at Plymouth State University's Karl Drerup Art Gallery Until March 3rd.
Gallery Talk 5pm Feb 22.
VIP brunch 11am Feb 25.
If you enjoyed AVIAN LANGUAGE at Boston Sculptors Gallery, you saw small indoor work with a “take home” sensibility.
For AVIAN INSTINCT the work is very much more process oriented. The space is HUGE:
I arrived with a few design sketches that I had set up in my barn* and driveway, but most of the installation is being choreographed on site.
I am using four continuously running video projections onto surfaces that are attached within my wood constructed shapes. There will be three different stereo sound-scapes playing about the spacious gallery. This massive media onslaught is more gentle and subversive that I can share here. PLEASE experience this show if you can. It is unlike anything I have done, yet very much speaks of all that has come previously.
Professor Terry Downs, director of the Drerup Art Gallery, says that art in three dimensions can have an advantage over other art forms in achieving a purity of vision. “It is real, it is tangible, it is actual material, it is an actual object. Three dimensional art is not a depiction of something else—it is itself,” he says. “With Avian Instinct,” we experience that embodiment, where the forces of nature, life and death merge with material and structure in splendid harmony.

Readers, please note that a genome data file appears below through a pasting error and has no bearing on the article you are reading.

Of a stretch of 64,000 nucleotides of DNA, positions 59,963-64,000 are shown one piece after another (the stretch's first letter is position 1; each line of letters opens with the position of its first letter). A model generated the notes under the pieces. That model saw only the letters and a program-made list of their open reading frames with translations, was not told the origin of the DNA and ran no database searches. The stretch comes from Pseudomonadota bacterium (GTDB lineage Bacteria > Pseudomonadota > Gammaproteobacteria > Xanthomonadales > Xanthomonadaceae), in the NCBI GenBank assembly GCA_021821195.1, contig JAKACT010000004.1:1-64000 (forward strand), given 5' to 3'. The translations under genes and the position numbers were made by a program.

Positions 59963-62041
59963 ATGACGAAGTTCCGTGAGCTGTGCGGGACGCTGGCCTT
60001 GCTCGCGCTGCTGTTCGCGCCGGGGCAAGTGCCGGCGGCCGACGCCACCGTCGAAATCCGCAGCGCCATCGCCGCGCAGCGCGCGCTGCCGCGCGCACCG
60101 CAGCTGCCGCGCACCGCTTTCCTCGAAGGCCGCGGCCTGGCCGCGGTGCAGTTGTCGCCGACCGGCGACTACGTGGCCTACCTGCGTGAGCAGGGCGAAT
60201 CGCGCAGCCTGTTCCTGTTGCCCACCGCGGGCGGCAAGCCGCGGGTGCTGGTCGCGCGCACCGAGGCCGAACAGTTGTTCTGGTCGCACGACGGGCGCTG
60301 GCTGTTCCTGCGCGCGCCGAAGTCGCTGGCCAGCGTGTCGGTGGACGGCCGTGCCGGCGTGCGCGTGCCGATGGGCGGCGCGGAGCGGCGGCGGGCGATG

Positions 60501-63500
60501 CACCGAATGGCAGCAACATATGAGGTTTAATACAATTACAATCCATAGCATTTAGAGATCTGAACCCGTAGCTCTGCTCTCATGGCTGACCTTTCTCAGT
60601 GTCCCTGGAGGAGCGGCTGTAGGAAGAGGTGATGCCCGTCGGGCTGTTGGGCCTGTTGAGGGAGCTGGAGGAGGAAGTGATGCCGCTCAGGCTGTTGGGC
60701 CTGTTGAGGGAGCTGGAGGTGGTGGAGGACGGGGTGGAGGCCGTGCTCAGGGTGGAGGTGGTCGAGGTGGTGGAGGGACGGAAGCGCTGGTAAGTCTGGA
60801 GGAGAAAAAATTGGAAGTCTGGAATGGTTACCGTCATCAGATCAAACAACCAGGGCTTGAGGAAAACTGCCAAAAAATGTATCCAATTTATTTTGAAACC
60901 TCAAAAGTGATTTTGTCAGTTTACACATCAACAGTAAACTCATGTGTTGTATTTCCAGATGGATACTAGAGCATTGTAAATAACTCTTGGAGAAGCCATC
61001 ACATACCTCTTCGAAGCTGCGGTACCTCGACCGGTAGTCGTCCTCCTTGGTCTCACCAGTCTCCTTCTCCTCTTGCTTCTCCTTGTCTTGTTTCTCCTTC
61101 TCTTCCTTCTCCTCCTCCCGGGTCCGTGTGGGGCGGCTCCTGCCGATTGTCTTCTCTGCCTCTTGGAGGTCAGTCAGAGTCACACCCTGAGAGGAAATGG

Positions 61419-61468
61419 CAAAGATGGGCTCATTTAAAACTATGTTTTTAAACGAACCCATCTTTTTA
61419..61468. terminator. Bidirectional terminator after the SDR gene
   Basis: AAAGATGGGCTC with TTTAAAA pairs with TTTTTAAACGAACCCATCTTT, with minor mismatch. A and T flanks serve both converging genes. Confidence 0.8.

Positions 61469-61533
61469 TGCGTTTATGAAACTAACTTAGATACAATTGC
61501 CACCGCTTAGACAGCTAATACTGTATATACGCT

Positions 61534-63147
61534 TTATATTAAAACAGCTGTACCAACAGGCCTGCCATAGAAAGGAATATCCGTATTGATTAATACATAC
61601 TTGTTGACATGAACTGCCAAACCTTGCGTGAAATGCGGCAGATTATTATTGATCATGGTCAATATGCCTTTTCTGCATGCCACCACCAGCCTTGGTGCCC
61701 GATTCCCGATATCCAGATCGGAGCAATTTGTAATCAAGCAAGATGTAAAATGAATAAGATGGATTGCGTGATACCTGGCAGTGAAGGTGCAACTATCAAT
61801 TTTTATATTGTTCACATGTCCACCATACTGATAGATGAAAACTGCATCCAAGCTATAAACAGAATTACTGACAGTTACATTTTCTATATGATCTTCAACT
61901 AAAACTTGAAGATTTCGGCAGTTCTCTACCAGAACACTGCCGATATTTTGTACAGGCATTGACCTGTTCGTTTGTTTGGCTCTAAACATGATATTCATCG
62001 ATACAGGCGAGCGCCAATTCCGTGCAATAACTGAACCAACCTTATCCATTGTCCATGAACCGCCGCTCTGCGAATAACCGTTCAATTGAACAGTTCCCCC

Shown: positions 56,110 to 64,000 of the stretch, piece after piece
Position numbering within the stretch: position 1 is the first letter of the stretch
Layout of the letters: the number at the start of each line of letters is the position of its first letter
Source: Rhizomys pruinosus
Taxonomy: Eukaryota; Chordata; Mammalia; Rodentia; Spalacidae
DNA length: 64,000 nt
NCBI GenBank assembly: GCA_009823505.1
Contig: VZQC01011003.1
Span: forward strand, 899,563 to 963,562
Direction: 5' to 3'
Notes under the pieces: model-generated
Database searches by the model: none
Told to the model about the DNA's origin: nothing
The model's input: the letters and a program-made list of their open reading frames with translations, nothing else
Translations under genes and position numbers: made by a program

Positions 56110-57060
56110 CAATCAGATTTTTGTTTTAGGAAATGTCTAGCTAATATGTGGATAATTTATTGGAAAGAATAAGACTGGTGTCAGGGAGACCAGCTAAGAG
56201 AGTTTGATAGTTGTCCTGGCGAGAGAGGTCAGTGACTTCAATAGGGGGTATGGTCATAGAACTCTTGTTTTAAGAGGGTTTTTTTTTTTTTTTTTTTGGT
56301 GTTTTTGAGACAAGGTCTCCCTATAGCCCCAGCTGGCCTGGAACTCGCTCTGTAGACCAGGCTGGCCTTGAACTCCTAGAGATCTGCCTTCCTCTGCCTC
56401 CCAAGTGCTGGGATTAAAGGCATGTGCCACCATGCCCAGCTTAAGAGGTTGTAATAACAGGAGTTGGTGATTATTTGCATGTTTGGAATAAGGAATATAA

In making art I follow an alchemist’s path. These protoscientists believe in a natural and symbolic unity of humanity with the cosmos. Through a combination of common elements they sought impossible results. Similarly I make sculptures of ordinary objects and events seeking extraordinary results.
I see the shapes of trees, the edges of natural and logical phenomena, the flight patterns of birds, their songs and colors, all as structures that encode a deeper communication between all things. I am a lonely man with many friends. I am an ample conversationalist with a deep silence I cannot find words for. My work is an effort to show physically what I experience. I suggest that might be a shared sensibility.
I build structures that seem familiar. I use authentic tree parts that I find eccentric, lovely, sentimental, exceptional. I use ceramic birds in abundance. They often serve as icons for myself, my family, my friends.
When speaking of inspiration I think of intuition and structure. My work lately has embodied birds because they seem so innately expressive. We mammal-human-types possess a conceit about our creative uniqueness. Considering that by evolutionary science we are no more nearly related to a bird than a stone cold lizard, I find the emotional/musical affection we project upon avian kind curious. The parallels between avian-human -- warm bodies, social complexities, and passion to communicate -- fascinate me. Birds see a kinship between our worlds and speak deeply to me personally.